Some have complained about the sparsity of plot in the film. We see little of the villain’s “crimes” of the title, a more accurate title perhaps being “The Pursuit of Grindelwald” or “The Search for Credence Barebone.” However, such critics forget that Rowling is still setting up her world and characters—five films are a long haul. We should see this as a character development film, especially Newt’s, the scope of his vision widening considerably in the second film. Throughout the first his focus was on recovering the delightful menagerie of fantastic beasts that escaped from his wondrous suitcase. Now the purpose of his trip to London is to get the Ministry of Magic to over-rule their American counterpart’s travel ban against his beasts. Meeting up with his former professor Albus Dumbledore, he is told that Grindelwald is gathering together pureblooded wizards to take over the world “The time’s coming, Newt… when you’re going to have to pick a side.” Newt replies, “No, I don’t do sides.” If you are a Star Wars fan, you might think immediately of Hans Solo, who also did not want to get involved in a similar fight against tyranny. Like Solo, Newt does join in the fight as he begins to realize what a threat Grindelwald is to the freedom of humans and wizards. My favorite quote in the film is related to Christ’s rejection of Satan’s offer of power (Luke 4:5-8), Dumbledore, saying, ”Do you know why I admire you, Newt? You do not seek power. You simply ask, “Is a thing… right?”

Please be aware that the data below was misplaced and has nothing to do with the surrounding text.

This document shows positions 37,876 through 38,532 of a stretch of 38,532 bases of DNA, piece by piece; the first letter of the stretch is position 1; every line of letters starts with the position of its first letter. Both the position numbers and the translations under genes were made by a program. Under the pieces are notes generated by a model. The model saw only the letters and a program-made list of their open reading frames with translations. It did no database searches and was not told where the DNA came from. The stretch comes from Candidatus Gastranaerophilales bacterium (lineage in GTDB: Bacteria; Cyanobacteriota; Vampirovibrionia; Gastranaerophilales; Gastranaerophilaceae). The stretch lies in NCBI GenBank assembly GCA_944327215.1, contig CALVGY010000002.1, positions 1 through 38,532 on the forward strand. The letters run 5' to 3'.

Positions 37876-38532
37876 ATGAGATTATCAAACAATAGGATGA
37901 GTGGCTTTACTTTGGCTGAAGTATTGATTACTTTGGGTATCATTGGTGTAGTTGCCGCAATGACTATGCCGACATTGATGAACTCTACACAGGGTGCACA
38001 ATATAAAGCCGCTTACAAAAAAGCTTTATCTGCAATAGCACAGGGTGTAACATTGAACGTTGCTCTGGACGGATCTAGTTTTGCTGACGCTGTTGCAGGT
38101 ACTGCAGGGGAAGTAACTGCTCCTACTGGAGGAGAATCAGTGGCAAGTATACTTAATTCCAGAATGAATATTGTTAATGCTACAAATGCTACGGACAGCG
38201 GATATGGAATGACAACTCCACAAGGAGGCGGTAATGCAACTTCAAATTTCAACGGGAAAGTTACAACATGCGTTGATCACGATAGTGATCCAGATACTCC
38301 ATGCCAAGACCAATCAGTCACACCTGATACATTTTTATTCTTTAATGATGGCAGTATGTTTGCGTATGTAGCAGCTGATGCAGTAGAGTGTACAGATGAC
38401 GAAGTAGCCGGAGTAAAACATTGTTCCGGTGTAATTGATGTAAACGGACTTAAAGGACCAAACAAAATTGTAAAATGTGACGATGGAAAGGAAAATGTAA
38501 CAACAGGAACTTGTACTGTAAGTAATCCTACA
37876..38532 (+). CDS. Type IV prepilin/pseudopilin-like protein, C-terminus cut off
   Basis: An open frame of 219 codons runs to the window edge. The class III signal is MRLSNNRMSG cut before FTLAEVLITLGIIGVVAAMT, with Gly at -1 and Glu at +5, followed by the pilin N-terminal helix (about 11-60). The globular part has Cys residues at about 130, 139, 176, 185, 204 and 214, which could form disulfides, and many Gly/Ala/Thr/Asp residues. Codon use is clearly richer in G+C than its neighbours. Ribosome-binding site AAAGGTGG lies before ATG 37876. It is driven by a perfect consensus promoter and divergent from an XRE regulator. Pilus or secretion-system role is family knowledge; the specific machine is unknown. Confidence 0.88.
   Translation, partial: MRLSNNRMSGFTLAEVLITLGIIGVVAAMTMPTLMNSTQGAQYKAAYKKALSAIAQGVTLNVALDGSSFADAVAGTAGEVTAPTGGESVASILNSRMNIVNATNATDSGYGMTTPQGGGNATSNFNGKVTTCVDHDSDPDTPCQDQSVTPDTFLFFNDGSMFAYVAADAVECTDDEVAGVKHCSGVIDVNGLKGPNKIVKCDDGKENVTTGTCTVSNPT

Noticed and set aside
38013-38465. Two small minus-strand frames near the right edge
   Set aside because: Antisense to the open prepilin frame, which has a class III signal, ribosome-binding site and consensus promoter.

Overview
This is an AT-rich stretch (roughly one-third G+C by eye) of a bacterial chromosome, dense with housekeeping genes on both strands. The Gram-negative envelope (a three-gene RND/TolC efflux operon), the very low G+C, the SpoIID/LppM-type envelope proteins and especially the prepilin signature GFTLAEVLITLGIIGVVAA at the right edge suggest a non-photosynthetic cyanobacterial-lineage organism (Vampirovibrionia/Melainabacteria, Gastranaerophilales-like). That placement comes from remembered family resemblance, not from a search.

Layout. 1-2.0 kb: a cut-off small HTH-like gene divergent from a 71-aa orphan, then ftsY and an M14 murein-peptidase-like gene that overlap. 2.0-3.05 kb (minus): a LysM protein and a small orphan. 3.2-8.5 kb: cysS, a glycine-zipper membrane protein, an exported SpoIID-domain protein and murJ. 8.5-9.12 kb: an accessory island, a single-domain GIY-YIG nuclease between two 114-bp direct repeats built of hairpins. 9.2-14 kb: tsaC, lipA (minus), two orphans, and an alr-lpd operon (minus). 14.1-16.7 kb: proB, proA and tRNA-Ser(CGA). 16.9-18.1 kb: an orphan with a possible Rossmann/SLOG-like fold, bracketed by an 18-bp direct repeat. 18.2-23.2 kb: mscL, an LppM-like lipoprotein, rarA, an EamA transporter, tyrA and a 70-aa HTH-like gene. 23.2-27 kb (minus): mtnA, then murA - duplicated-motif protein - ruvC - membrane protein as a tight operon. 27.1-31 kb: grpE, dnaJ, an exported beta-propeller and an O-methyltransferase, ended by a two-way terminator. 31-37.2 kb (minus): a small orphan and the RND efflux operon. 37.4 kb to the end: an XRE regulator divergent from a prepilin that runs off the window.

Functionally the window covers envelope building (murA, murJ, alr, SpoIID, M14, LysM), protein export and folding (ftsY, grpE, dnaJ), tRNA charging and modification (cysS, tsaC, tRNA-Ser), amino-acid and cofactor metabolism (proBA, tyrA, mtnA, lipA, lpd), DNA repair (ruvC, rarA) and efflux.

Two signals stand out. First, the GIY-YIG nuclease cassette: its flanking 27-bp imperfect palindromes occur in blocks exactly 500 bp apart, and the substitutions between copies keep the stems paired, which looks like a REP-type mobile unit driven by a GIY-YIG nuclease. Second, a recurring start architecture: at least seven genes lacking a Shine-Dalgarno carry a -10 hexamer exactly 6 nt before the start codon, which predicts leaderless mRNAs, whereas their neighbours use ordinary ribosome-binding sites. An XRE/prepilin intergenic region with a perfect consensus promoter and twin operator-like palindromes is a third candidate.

The most chilling part of the film, because it so similar to the speeches emanating in the 1930s from Berlin and Nuremberg, and today from Washington and capitals in Italy and eastern Europe, is the sequence in which the golden-tongue Grindelwald addresses the gathering of pureblood wizards. “My brothers… my sisters. The clock is ticking faster. My dream, we who live, for truth, for love. The moment has come, to take our rightful place… in the world, where we wizards… are free. Join me… or die.” He justifies a war against non-wizards as necessary for their own survival, clearly rejecting Dumbledore’s view that the two worlds can co-exist side by side. Clearly author Rowling has been listening to the strident voices of the rising rightwing demagogues peddling their fearful gospel of a “clash between civilizations.”